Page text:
Careers in Music Part One: University
In this 3 part series of blogs, I want to take you through the process of how I got to where I am in the music industry today; from university, to being employed in a world-class recording studio, making the move to freelance and sustaining a career in music. Was university worth it? How do the skills learnt at university translate to working in the ‘real world’? How did I land my first job? What did I learn when starting out? What do I wish I’d tried harder at at uni?! All the way through to maintaining a stable freelance career with regular clients, being able to adapt to freelance life, and the pride swallowing decisions needed to be able to support yourself when work is slow!
Let’s start with University.
I went to Salford university, where I achieved a 2:1 BA (Hons) in “Popular Music and Recording”. Looking back, there wasn’t any great plan when I went to university. I knew I wanted to go, and since some people somewhere must make a career out of music, I knew a music degree was the one for me. I didn’t intend to become a megastar, or even end up living and working in London. It was just to try my best, get a degree, have a lot of fun and then, I guess, I assumed I’d move back home and work for my Dad and figure it out from there!
Truth be told, working in the engineering side of the industry hadn’t crossed my mind and I had no experience in it. What drove me to engineering was getting annoyed with non-committal band members not showing up! In the studio, you could sit and create music all by yourself if you had to! You could shut the door, make as much noise as possible, be creative, learn and develop all on your own terms.
The Popular Music and Recording degree I studied at Salford was a well rounded course, aimed to cover all aspects of music, from playing and theory, to world music studies, music business, sociology and, of course, music technology. Admittedly, at the time, some of this seemed entirely pointless. For example, why would you need to be able to identify, by ear, intervals played on a piano? What use is an hour long lecture a week where all you seemingly do is listen to music through the years? However, I now appreciate the reason why I needed these skills, in fact, I constantly need to refer back this in my day-to-day life as a professional recording and mixing engineer. Being able to identify intervals and other aural skills sure makes life much easier; try working out and tuning vocal harmonies without these skills! Being taught about popular music, how it has developed over the years, the arrangements and sounds synonymous with those styles means when an artist/producer asks you “make it sound like (insert obscure band name here!)” you don’t look like an idiot! It should even help you be more open minded with the music you listen to as well as helping you appreciate the nuances of certain production styles, and when you are working on a song you don’t like, it is these elements you can latch on to, to help you through the day!
It doesn’t just end with the formal education in class, the social skills learnt from moving out of home, being thrown in a house of 11 other people that you have never met can relate to how you manage the social aspects of studio life; how you interact socially with a large number of people, or one on one with the artist, and how you conduct yourself around a high profile artist. It may seem like a small aspect of the job, but you’d be surprised as to how important it can be. I will elaborate on this more in the next update.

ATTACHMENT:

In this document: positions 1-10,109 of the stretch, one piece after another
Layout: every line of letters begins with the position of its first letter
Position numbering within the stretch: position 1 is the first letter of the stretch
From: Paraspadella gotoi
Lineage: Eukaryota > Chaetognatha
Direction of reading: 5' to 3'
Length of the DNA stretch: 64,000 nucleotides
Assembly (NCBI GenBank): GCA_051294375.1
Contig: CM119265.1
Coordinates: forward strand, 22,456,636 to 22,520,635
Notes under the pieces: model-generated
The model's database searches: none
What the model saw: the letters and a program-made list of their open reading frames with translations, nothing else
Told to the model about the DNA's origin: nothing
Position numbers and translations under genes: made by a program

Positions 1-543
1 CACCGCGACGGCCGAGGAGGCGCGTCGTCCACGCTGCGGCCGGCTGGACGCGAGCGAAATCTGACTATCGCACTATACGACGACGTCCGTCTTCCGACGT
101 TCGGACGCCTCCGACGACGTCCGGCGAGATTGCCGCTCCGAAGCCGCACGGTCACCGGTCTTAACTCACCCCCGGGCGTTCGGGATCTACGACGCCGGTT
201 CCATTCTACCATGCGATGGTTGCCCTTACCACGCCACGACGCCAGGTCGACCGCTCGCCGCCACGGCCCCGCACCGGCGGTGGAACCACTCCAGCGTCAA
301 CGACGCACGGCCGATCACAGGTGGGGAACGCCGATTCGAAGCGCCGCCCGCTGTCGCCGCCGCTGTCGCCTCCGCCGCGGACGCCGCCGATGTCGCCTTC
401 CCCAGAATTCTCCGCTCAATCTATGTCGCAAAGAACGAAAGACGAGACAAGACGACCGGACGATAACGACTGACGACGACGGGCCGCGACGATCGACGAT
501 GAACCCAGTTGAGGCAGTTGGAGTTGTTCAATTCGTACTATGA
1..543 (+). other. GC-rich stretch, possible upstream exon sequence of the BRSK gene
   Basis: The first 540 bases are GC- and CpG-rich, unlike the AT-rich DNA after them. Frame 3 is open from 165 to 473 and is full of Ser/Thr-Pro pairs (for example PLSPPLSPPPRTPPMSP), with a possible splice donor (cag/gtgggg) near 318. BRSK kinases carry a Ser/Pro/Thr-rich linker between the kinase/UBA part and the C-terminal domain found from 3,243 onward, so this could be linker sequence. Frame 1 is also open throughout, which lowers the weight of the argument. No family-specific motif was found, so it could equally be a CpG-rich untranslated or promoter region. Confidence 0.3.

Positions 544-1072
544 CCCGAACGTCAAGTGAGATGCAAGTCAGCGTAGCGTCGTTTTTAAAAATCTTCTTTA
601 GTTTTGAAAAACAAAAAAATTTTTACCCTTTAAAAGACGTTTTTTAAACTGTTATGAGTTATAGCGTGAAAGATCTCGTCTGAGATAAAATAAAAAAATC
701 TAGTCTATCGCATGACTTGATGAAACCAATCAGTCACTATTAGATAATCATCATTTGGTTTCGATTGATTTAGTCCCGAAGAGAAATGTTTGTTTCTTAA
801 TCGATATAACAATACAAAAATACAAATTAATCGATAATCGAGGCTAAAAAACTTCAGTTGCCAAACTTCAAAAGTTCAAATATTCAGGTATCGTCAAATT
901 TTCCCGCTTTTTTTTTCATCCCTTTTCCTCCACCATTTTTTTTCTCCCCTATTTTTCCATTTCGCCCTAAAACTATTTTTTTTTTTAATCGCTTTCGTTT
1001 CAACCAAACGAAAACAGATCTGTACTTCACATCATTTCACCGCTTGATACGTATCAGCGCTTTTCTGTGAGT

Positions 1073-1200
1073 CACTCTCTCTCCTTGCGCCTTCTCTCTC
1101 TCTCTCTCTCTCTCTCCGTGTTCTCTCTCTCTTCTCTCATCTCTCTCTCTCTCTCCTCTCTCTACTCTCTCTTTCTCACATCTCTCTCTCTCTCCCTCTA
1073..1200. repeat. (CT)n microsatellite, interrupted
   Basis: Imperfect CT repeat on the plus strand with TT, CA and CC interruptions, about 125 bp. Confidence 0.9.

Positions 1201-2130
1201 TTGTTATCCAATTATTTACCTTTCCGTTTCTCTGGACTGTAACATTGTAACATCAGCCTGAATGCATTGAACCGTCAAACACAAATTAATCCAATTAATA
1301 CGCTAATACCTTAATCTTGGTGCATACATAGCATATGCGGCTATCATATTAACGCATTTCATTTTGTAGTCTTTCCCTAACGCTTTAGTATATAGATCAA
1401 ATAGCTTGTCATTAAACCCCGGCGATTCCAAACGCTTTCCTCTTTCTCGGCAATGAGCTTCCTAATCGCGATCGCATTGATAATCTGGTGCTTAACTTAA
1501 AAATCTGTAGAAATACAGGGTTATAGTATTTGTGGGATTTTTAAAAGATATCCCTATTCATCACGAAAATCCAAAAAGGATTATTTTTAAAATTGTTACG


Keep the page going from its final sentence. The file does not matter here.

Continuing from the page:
My university course also taught me how to work with limitations. There are some courses out there that offer great equipment; the latest Mac’s, Pro Tools and plug-ins, as well as vintage outboard consoles, but this is not always the case. If you are not in that situation, use that to your advantage! Personally, the first DAW I learnt was Sonar, (never seen it since!), they had a Mackie mixing desk, (you won’t see one in a top flight studio), and the live room wasn’t particularly great sounding! You might think if you are on a course that offers similar equipment, you are a step behind the crowd, but that’s not necessarily the case; all DAW’s, at the base level, work in the same way. Signal flow, if you understand it, is the same, and if your live room doesn’t sound great, then learn how to work it – move instruments around, experiment with instrument placement, microphone types and studio baffles. The ability to listen and adapt, which only comes with an understanding of how things work on a base level, is invaluable and you won’t be able to experiment on a paid session, so having that chance can be crucial.
University should give you a great grounding in music and music technology, if you put the work in. No university can make you get the most out of the experience – you can take a horse to water, but can’t make it drink!
A word of warning though, while university will give you a good grounding and may even help to get you a foot in the door of a commercial studio, don’t think you know it all, your learning has just begun!
In the next installment I’ll go in to how I got from university to a job in a commercial studio, what I needed to learn, unlearn and what the job entails.